I’ve gotten into the habit of perusing Facebook, Yahoo News and such places for writing inspiration each morning. A very well written post from Sarah R. Callender’s blog, Inside-Out Underpants, caught my attention. Myth talks about when to discuss The Birds and The Bees with your child, and points at the prevalence of “soft” pornographic images, namely breasts and bras, in popular media. I have an almost nine-year-old son; good points. “Points” I’ve covered his eyes or attempted to distract him from on more than one occasion. And, another one of Callender’s excellent examples, we’re crazy if we think they didn’t catch the references to Weiner’s wiener all over the news. It’s only one of an elementary aged boy’s top five favorite words.
Callender provides a link to the perfect example, a Victoria’s Secret commercial. Even as I wonder where our probably very dusty copy of Where Did I Come From could be (Callender offers other worthy options, too), and beat myself up for the missed opportunities to speak to my son about such things, I’m distracted by the grammatical error in the first five seconds of the advertisement. I watch it again to make sure.
Indeed, There’s 5 Ways, is quickly blazoned across the screen, while the caption below the video uses the proper grammar, “…there are 5 ways….” Did Victoria’s ad agency really choose visual balance over proper grammar? Did they merely shrug and accept the fact that it’s oh so wrong, or assume that their targeted demographic (frighteningly teens and twenty-somethings) wouldn’t catch it? Have we grown so accustomed to the improper use of grammar in texting, Twitter, Facebook and other forms of short-hand communication, that we’re growing tolerant of such representations, and the fact that it’s insidiously infecting popular media?
Nope, spell check didn’t catch “texting” either, when “sending a text” is probably more proper.
I’m not going to pretend to know the exact grammar rules that once determined what is correct. I don’t have a degree in journalism, communications or language arts or any degree at all, for that matter. But my public school education prepared me well to communicate effectively into adulthood, from the time I was in early elementary school. We learned cursive. We wrote and we wrote some more, and the more writing we did, the better we learned grammar and punctuation, and the better our fine motor skills became.
Here’s a shocker: Cursive is no longer required curricula in many elementary schools. Ahem. If kids aren’t taught cursive, how will they learn to read cursive when Grandma sends them a card or writes them a check? A simple Yahoo! search of “cursive no longer in curriculum,” revealed states like Indiana, Illinois and Hawaii are no longer teaching cursive. And worse, on a national scale, this article in the Herald Review warns that at least 44 other states have adapted to such standards in response to the national standardized exam that is expected in 2014. The article compares the future of cursive script to ancient hieroglyphics, which only a handful of archeologists can decipher. When is the last time you met an archaeologist? When is the last time you met a person who writes in cursive?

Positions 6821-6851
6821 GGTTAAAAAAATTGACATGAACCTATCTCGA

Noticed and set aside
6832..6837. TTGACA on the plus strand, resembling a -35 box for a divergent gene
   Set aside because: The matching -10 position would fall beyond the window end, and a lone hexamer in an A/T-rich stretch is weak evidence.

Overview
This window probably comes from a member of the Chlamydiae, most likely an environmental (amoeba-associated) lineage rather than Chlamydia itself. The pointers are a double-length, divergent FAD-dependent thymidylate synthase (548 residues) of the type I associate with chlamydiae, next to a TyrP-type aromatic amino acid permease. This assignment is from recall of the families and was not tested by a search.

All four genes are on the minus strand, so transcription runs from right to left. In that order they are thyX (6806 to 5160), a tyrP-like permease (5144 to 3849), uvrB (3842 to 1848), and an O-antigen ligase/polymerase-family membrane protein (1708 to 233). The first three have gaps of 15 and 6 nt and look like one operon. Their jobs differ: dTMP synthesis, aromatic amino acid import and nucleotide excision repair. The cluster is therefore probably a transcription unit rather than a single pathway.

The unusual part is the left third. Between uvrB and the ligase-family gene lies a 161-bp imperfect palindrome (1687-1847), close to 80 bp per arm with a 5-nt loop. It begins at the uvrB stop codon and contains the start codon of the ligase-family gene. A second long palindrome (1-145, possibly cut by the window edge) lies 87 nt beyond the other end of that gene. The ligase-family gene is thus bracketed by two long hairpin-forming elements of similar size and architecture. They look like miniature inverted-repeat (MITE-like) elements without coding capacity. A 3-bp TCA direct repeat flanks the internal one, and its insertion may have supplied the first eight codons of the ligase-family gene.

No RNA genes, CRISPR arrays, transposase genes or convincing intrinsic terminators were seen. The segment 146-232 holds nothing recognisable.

Huh. I tried curricula and curriculum in the first sentence of the last paragraph and spell check was no help with either. I really must purchase an old fashioned dictionary.
One homeschooling mom I know here in San Diego isn’t teaching her kids keyboarding because, “the direction we’re headed is talk to type.” She claims her kids won’t need it. But if we are headed in that direction, they’d better learn first how to talk properly. And guess what writing helps kids learn—language, speech, how to form ideas and get them across properly, methodically, rhythmically, in a way that is presentable and makes sense. The very basis of everything they must do in school and out, from math to science to reading, to getting into college and later landing a job. And as I’ve demonstrated throughout, spell check isn’t all that reliable, especially where usage and syntax is concerned. And our kids are reading less, also essential in learning and developing language and communication skills, and playing more video games, which aren’t at all useful for much of any purpose other than entertaining your kid on a long car ride. Say, from California to Michigan.
My mind can’t grasp the enormity that the immediate twenty years of technological growth might simply erase the prior five hundred. Morse Code has been in use for more than 160 years, and is still being used by the military. Why? Because it’s reliable, it can be transmitted visually, using mirrors or lights, thereby keeping radio silence when necessary, and because if one day technology fails and survival of the fittest comes back into vogue, Morse Code and long hand may just keep you alive. Yes, I’ve been reading The Hunger Games. And I’m from Michigan; we’re prepared sorts.
And thanks to no child left behind, all this “progress” is government sanctioned. Nay, soon to be government mandated, when IMO our children will be left oh so far behind. By the way, nay is a fancy, old timey word that means no. And IMO didn’t get flagged either. Our kids are screwed.
Don’t even get me started on gym class and school lunches.